Good Friday Saturday and Easter time for prayer meditation for Boulder Christians Jews Muslims, Hindus Buddhists
In our search of Boulder media we realized no one had explained the current religious holiday season we are in. They reduced it to food, which is a shame because we are in one of the most spiritual times of the year.
Both Christians and Jews celebrate this time of the year. It is Easter for Christians and Passover for Jews. Jesus was a Jew and celebrated passover at his last supper before his crucifixion on Good Friday.. Then there is the question of how do Muslims, Hindus and Buddhists fit in. We try to explain.
During Lent, we should; live as children of the light, performing actions good, just and true
(see Ep 5:1-9)
O, My people! What have I done to thee that thou shouldst testify against me?
from The Reproaches
Veneration of the Cross – The Reproaches
Good Friday ideas for families
The Cross – The Sign of the Cross – The Crucifix, Crosses and Symbols of Christ
On Good Friday, the entire Church fixes her gaze on the Cross at Calvary. Each member of the Church tries to understand at what cost Christ has won our redemption. In the solemn ceremonies of Good Friday, in the Adoration of the Cross, in the chanting of the ‘Reproaches’, in the reading of the Passion, and in receiving the pre-consecrated Host, we unite ourselves to our Savior, and we contemplate our own death to sin in the Death of our Lord.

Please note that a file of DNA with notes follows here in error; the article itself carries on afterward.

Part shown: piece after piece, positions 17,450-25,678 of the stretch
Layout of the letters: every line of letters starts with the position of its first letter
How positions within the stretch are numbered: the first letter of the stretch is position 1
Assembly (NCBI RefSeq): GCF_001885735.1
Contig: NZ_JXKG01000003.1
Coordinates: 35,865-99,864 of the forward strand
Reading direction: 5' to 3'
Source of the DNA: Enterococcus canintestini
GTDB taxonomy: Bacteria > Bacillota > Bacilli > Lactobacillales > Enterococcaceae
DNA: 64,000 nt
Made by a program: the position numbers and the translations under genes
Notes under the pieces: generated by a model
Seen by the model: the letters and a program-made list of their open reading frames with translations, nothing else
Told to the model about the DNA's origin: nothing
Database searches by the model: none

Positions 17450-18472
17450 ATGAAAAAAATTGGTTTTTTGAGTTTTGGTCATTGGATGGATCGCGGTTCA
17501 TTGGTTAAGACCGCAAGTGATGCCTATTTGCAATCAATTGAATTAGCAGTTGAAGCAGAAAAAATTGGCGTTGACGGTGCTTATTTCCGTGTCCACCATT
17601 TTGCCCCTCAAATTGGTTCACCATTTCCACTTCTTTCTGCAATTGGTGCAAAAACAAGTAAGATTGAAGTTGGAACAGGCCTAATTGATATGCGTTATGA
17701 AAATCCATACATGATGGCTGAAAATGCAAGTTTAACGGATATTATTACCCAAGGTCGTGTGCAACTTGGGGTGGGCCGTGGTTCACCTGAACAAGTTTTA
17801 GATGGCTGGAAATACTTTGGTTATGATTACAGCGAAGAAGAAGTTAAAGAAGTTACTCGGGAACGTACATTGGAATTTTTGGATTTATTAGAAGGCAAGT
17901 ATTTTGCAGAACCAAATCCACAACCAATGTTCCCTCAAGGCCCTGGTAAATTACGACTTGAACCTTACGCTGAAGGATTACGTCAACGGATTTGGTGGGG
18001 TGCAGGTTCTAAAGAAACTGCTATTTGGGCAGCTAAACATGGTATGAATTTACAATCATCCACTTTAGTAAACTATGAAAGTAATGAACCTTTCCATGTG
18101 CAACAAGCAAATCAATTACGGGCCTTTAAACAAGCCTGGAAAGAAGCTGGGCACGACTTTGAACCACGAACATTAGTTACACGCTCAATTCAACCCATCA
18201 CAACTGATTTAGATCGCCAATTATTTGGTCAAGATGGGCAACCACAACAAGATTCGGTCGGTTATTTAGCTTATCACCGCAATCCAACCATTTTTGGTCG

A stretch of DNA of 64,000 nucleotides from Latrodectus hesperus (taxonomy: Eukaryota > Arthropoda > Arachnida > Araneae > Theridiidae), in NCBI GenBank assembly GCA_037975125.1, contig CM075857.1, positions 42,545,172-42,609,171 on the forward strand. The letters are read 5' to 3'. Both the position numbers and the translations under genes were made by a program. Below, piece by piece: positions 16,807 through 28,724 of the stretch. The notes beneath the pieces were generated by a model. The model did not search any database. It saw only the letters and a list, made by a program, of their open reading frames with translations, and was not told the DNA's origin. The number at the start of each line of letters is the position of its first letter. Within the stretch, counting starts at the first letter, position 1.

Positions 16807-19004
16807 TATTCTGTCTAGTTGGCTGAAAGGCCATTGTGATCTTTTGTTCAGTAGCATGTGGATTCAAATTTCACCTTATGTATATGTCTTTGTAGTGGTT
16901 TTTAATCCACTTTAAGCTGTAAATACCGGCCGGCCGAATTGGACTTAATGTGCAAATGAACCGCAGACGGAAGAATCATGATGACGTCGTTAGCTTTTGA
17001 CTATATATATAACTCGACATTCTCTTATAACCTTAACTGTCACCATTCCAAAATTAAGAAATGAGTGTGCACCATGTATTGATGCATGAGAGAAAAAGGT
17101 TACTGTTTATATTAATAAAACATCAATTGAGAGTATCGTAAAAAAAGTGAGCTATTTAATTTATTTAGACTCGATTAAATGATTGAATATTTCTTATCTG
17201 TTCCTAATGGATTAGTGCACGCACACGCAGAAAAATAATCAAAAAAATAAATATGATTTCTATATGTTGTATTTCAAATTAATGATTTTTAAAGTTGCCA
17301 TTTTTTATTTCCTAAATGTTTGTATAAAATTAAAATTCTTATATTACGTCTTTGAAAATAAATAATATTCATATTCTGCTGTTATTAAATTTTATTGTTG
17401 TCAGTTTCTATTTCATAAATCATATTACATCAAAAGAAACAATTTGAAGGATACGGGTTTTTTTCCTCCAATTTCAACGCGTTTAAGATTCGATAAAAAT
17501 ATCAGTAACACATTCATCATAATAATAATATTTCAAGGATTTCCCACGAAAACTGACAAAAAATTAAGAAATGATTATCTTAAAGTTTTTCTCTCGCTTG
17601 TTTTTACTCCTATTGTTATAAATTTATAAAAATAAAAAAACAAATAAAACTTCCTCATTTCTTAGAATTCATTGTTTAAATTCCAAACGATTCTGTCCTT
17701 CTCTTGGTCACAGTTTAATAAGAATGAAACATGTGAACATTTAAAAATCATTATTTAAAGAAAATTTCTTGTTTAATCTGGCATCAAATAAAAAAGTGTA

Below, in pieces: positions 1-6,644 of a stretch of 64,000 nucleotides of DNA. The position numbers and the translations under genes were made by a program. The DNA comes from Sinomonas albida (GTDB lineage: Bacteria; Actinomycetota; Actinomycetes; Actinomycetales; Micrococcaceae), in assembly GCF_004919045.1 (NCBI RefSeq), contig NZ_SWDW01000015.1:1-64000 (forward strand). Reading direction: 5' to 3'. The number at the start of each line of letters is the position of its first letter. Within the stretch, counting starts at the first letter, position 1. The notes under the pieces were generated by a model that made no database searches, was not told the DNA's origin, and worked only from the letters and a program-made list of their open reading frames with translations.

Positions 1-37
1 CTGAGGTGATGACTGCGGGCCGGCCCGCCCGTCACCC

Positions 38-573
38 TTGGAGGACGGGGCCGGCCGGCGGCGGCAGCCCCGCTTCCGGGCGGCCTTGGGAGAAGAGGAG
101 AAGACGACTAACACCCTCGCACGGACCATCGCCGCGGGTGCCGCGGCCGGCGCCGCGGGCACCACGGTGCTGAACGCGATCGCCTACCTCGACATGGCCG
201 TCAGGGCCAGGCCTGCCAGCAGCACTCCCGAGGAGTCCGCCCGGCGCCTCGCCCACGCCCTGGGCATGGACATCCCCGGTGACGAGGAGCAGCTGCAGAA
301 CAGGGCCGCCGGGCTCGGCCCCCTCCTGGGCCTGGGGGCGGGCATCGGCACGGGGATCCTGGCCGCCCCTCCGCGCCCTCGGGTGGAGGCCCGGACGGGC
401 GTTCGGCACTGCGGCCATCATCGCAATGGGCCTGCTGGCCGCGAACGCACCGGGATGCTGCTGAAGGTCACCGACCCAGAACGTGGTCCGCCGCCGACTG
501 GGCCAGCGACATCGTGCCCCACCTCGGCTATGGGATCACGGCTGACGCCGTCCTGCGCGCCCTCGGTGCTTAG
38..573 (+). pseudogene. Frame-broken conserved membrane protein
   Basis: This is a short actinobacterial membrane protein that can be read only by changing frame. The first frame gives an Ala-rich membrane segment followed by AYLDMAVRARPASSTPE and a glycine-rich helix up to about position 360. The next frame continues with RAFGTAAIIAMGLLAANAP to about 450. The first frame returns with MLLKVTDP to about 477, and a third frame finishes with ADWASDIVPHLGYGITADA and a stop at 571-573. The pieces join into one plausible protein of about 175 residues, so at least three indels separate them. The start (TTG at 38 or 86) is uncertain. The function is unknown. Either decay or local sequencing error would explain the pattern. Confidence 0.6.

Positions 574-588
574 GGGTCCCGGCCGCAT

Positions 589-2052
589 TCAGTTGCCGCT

The Church – stripped of its ornaments, the altar bare, and with the door of the empty tabernacle standing open – is as if in mourning. In the fourth century the Apostolic Constitutions described this day as a ‘day of mourning, not a day of festive joy,’ and this day was called the ‘Pasch (passage) of the Crucifixion.’
The liturgical observance of this day of Christ’s suffering, crucifixion and death evidently has been in existence from the earliest days of the Church. No Mass is celebrated on this day, but the service of Good Friday is called the Mass of the Presanctified because Communion (in the species of bread) which had already been consecrated on Holy Thursday is given to the people .
Traditionally, the organ is silent from Holy Thursday until the Alleluia at the Easter Vigil , as are all bells or other instruments, the only music during this period being unaccompanied chant.
The omission of the prayer of consecration deepens our sense of loss because Mass throughout the year reminds us of the Lord’s triumph over death, the source of our joy and blessing. The desolate quality of the rites of this day reminds us of Christ’s humiliation and suffering during his Passion. We can see that the parts of the Good Friday service correspond to the divisions of Mass:
- Liturgy of the Word – reading of the Passion.
- Intercessory prayers for the Church and the entire world, Christian and non-Christian.
- Veneration of the Cross
- Communion, or the ‘Mass of the Pre-Sanctified.’
The Veneration of the Cross